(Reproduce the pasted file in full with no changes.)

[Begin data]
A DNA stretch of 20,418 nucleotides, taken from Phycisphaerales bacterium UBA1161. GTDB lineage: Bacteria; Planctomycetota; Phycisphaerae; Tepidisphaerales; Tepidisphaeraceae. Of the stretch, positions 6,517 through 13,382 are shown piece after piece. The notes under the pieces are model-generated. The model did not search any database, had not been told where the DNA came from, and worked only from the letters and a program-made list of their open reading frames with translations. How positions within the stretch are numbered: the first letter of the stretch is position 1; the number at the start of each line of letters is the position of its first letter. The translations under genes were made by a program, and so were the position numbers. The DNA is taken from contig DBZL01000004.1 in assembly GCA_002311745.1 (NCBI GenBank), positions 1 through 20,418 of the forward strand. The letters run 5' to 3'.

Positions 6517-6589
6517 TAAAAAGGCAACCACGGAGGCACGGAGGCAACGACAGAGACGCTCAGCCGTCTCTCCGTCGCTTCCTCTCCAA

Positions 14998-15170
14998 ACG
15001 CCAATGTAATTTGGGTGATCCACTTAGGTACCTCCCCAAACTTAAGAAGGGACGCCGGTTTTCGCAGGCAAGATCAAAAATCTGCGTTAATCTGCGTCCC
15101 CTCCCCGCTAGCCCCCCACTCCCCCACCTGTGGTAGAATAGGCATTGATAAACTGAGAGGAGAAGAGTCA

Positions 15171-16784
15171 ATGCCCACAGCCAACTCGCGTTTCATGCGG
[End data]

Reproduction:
A DNA stretch of 20,418 nucleotides, taken from Phycisphaerales bacterium UBA1161. GTDB lineage: Bacteria; Planctomycetota; Phycisphaerae; Tepidisphaerales; Tepidisphaeraceae. Of the stretch, positions 6,517 through 13,382 are shown piece after piece. The notes under the pieces are model-generated. The model did not search any database, had not been told where the DNA came from, and worked only from the letters and a program-made list of their open reading frames with translations. How positions within the stretch are numbered: the first letter of the stretch is position 1; the number at the start of each line of letters is the position of its first letter. The translations under genes were made by a program, and so were the position numbers. The DNA is taken from contig DBZL01000004.1 in assembly GCA_002311745.1 (NCBI GenBank), positions 1 through 20,418 of the forward strand. The letters run 5' to 3'.

Positions 6517-6589
6517 TAAAAAGGCAACCACGGAGGCACGGAGGCAACGACAGAGACGCTCAGCCGTCTCTCCGTCGCTTCCTCTCCAA

Positions 14998-15170
14998 ACG
15001 CCAATGTAATTTGGGTGATCCACTTAGGTACCTCCCCAAACTTAAGAAGGGACGCCGGTTTTCGCAGGCAAGATCAAAAATCTGCGTTAATCTGCGTCCC
15101 CTCCCCGCTAGCCCCCCACTCCCCCACCTGTGGTAGAATAGGCATTGATAAACTGAGAGGAGAAGAGTCA

Positions 15171-16784
15171 ATGCCCACAGCCAACTCGCGTTTCATGCGG